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E85 - am I missing something?


jwbouch

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Hello everyone,

I am on a week long ski trip out here in Colorado - and my rental car is a 2009 Flex Fuel Chevrolet HHR. There are limited E85 fueling stations out here, so the first two tanks I ran through the car was regular gas (85 octane out here - 87 is midgrade, and 91 is the high grade). Driving through some pretty serious mountain passes (tacking 5700 in order to maintain 60mph) I averaged 32.5mpg over 700+ miles. I found a station that had E85 (2.19 per gallon vs. 2.75 per gallon of 85 octane) and filled up. I knew there was going to be a drop in fuel economy using E85, but I was a little surprised at how drastic the drop was. I went from 32.5mpg on 85 octane to 24.4mpg on E85. I am only at 150 miles on the E85, so I'll update fuel mileage once I get back to Colorado Springs to return the car (at which point, it should have well over 400 miles on E85).

I guess my question is - an 8 mpg drop from regular unleaded to E85 seems to make the cost benefit of 56 cents per gallon irrelevant. I am not very good with math, and don't really know how to tackle figuring out cost per mile of each variable. I was just curious if anyone else has any experience with E85, and what your thoughts are on it.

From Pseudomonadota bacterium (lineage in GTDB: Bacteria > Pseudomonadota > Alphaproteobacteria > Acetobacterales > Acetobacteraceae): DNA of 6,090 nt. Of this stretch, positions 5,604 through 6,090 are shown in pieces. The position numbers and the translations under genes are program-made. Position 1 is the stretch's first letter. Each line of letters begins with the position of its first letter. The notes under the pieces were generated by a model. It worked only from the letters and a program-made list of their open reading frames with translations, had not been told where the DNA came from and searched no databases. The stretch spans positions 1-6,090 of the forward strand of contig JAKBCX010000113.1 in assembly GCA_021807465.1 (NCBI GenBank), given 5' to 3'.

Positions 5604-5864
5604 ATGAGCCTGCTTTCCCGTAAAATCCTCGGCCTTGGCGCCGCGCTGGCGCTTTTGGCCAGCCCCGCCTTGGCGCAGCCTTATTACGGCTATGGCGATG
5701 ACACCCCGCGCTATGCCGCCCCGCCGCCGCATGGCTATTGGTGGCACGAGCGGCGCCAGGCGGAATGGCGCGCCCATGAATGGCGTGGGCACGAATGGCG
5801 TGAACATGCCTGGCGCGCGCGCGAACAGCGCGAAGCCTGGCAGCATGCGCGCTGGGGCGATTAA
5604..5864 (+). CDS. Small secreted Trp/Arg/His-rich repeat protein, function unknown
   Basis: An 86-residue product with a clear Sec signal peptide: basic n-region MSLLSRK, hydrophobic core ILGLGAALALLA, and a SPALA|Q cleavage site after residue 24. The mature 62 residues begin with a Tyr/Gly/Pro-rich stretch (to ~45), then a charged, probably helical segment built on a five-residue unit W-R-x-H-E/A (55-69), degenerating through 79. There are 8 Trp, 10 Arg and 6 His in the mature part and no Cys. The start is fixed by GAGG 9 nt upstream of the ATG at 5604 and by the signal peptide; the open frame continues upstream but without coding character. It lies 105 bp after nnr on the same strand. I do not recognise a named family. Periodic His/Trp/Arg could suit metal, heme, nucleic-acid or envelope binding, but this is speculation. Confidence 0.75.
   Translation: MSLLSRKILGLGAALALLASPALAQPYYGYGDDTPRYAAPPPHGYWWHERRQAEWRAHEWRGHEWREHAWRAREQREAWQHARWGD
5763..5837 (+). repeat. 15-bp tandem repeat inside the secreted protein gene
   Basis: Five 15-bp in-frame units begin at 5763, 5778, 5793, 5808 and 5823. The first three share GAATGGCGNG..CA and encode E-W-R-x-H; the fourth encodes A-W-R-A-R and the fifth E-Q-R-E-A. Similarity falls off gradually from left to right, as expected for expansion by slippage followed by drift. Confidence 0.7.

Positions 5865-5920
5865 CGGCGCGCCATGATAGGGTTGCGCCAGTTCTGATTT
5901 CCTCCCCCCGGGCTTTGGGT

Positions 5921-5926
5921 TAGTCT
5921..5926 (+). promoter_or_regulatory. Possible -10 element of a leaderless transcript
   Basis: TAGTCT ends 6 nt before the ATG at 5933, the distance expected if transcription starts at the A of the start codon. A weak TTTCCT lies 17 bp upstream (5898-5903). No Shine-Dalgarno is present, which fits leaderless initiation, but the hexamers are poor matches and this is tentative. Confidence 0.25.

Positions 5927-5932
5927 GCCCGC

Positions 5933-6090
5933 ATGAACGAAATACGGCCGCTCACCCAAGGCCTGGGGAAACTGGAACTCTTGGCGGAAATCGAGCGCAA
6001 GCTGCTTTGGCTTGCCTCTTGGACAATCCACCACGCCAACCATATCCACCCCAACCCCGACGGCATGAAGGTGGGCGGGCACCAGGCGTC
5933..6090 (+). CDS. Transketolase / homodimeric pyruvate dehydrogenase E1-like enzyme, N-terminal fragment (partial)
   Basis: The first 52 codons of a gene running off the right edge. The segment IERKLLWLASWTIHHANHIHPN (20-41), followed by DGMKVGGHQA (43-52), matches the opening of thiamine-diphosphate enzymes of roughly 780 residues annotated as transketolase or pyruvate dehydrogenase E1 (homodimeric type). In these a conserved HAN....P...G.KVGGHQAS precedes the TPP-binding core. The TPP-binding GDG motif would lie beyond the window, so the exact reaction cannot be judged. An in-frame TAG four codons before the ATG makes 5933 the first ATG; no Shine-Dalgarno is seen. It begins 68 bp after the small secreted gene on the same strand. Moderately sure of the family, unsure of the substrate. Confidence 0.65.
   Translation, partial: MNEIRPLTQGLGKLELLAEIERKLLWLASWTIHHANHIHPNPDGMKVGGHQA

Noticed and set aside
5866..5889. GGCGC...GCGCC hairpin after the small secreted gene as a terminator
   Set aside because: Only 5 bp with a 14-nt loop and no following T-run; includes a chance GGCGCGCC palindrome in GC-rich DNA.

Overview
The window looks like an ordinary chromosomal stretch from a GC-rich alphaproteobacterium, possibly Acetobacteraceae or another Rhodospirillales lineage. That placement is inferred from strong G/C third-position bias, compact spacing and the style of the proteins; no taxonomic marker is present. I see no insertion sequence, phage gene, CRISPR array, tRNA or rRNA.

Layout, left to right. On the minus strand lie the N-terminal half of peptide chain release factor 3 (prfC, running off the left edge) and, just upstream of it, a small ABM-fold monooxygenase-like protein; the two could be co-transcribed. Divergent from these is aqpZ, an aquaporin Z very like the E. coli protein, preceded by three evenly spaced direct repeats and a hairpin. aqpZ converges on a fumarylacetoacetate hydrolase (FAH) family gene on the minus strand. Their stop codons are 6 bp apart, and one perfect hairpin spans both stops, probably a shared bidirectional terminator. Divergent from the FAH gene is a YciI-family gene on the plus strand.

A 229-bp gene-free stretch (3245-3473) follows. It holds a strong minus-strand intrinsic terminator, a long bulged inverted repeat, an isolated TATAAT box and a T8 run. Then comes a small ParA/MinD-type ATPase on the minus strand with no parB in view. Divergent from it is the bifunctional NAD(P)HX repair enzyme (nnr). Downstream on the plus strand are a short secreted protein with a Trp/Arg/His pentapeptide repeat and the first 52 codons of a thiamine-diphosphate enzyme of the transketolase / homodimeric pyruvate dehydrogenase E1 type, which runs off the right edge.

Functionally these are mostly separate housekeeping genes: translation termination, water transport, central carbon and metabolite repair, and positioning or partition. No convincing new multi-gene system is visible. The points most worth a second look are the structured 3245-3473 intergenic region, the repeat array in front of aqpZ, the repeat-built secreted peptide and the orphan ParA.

I'm back to vacation now! Bye!

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e85 has a 100+ octane rating... super grade in a good working engine that only needs regular will loose mileage in most instances... same thing for e85. the epa ratings for mileage are typically ~25% less than gas. i've heard it's prolly more like 10-15% in regular use. my family doesn't have any flexfuel cars, any one confirm?

and just remember, some of your tax money already went to help incentivise it's manufacture.

Edited by loki
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It's about being GREEN

It seems like it is about the PERCEPTION of being green. What is the carbon footprint of producing the corn used to manufacture ethanol? You have the fuel for the farm machinery to plant, spray and harvest the crop, then fuel for trucks to transport it, plus the energy needed to make the corn into ethanol. Is it really any more green?

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